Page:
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TUESDAY, NOV 05, 2019
“When you’re teaching courses in the social sciences, students often think, especially in Sociology, that everything is based on your opinion. I use Social Explorer in all my classes to show students how to use data to make informed arguments.”
– Jodie M. Lawston, Chair and Professor of Women's, Gender, and Sexuality Studies, California State University San Marcos
A sociologist by training, Dr. Jodie M. Lawston is the Chair and Professor of Women's, Gender, and Sexuality Studies at California State University San Marcos. She uses Social Explorer as a teaching tool to demonstrate the importance of evidence-based practice in the social sciences.
Social Explorer’s rich repository of datasets and easy-to-use mapping tools make complex issues less abstract for her students so that they can objectively grasp what’s going on in their communities and the world at large.
Dr. Lawston’s key concern has always been how to ground her students’ arguments and analysis in research and data. Having specialized in prison and immigrant detention, Dr. Lawston often discusses issues such as incarceration, immigrant detention, the death penalty, and political and social activism in her classes.
After hearing her students making casual remarks like ‘Everybody in prison is in prison for violent crimes’, Dr. Lawston felt the need to direct students toward the data on such topics and teach them to examine whether it supported their claims.
“For me, it’s really useful to dispel the myths that students come in with. Having something that allows them to go back with data and research and facts is really, really important,” said Dr. Lawston. Therefore, the challenge that Dr. Lawston faced was to find a user-friendly teaching tool for easily accessing and analyzing data in the classroom.
For Dr. Lawston, giving her students ‘more than somebody’s opinion or concept’ meant having the ability to illustrate the difference between an unsupported claim and a data-backed argument. Social Explorer’s rich data resources and easy-to-use mapping tools provided the ideal solution.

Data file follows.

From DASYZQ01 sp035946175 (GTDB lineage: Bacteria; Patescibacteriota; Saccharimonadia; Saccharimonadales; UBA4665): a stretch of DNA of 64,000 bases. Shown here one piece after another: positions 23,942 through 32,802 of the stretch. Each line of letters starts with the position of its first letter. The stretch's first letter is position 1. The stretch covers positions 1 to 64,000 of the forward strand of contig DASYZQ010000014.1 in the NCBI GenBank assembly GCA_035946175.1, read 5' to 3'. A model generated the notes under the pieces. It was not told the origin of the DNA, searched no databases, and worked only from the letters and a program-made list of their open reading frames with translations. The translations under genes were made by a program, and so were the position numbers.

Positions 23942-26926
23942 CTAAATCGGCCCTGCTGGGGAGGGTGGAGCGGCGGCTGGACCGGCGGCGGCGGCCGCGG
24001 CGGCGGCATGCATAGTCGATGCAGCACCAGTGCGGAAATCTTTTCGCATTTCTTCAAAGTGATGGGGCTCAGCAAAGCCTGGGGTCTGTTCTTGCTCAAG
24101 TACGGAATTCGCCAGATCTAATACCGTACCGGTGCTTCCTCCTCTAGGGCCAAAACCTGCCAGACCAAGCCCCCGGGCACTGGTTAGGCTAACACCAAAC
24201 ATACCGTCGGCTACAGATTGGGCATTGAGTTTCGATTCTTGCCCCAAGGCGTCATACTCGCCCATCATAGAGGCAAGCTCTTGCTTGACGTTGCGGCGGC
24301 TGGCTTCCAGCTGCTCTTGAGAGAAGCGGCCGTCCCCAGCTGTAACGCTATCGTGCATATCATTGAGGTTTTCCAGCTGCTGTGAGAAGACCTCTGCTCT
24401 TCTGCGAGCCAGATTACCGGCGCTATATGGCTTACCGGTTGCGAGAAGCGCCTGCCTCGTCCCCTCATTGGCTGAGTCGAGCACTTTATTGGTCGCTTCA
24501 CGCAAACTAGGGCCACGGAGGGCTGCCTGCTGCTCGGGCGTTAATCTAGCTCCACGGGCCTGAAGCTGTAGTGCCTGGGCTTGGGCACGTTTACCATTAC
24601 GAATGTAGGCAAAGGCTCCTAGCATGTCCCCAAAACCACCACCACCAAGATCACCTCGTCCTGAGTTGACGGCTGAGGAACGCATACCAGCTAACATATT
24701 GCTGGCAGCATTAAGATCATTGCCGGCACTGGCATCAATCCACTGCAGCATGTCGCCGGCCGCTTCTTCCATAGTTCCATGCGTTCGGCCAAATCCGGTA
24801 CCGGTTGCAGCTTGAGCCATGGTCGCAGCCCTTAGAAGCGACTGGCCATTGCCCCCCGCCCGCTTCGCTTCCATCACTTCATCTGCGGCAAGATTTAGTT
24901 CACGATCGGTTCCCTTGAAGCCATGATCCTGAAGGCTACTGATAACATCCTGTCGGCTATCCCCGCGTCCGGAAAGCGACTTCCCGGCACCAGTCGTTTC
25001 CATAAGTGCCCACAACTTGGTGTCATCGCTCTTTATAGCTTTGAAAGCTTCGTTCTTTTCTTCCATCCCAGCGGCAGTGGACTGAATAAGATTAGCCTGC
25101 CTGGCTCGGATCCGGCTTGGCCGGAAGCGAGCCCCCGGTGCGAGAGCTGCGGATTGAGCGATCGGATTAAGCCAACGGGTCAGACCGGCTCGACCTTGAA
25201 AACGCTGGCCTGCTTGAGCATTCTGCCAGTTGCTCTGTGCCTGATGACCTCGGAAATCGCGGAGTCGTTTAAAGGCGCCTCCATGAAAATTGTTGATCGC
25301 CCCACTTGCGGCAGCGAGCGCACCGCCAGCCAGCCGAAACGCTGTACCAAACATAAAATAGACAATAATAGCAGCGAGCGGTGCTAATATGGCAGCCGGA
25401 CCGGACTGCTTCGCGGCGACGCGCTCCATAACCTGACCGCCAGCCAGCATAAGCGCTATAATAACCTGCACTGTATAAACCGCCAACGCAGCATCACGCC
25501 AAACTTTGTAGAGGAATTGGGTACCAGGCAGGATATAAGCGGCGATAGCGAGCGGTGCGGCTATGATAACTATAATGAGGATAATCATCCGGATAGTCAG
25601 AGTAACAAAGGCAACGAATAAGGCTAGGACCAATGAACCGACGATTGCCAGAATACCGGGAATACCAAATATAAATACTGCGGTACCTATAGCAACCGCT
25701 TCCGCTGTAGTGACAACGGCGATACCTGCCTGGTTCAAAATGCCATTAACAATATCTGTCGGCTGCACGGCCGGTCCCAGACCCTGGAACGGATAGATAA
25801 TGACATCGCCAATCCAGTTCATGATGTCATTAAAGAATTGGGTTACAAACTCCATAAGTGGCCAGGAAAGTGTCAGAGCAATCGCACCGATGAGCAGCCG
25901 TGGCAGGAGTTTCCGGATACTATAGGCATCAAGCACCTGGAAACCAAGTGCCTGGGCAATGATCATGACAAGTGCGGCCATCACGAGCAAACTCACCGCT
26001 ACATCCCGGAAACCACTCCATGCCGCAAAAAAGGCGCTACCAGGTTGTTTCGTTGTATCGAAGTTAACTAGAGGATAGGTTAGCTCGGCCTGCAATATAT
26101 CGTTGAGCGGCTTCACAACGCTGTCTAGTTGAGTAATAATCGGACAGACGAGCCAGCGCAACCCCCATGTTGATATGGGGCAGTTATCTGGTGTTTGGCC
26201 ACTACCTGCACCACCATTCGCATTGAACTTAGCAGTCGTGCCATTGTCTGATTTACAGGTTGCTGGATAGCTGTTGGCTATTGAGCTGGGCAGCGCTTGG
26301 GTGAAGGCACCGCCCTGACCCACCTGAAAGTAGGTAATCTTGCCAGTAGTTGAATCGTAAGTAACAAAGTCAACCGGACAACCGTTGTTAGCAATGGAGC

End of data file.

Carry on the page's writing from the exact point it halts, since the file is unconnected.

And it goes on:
Dr. Lawston was able to quickly and easily access the data that would ground her students’ views in research and help them make more informed arguments. For instance, she steered her students toward exploring datasets such as the percentage of the U.S. population in prison. Dr. Lawston’s students further examined the racial and ethnic makeup of this particular subset of the population. Through their use of Social Explorer, her students learned to think critically about such issues and make nuanced arguments with data, as well as acquire the requisite skills to do so.
This Social Explorer map shows the percentage of the population in prison by state (ACS 2017 5-Year Estimates). According to ACS data, an estimated 1.2 percent of the total U.S. population resides in adult correctional facilities. Click here to explore further.
Most recently, Dr. Lawston created a first-of-its-kind Introduction to Sociology digital textbook in association with Pearson Education Publishing. She incorporated Social Explorer into the narrative of the textbook, developing interactive exercises for students to help them absorb the learning content through practice. “My concern was how can I show them this data so that it’s more tangible to them,” said Dr. Lawston.
Dr. Lawston urges her students to look for patterns in the data, make comparisons, and visualize key data points on Social Explorer maps. She also engages her students to look at geographies that they are familiar with in order to personalize the results. Having access to prison data on Social Explorer compelled Dr. Lawston’s students to question their earlier assumptions and gradually adopt an inquiry-driven approach to learning.
These side-by-side maps illustrate the percentage of the African American population (Map 1) and Hispanic or Latino population (Map 2) incarcerated by state (ACS 2017 5-Year Estimates). According to ACS data, while West Virginia had the highest percentage of African American population in prison, Mississippi had the highest percentage of Hispanic or Latino population in prison. Click here to explore further.
Since most of Dr. Lawston’s students have limited experience in analyzing geospatial data and none at all when it comes to geocoding or data visualization, they highly value learning with Social Explorer’s easily accessible datasets and user-friendly mapping tools. Dr. Lawston considers the ability to learn and research with Social Explorer maps and data an empowering experience for her students.
See also: Teaching Sociology with Social Explorer
Author: Amrapali Saha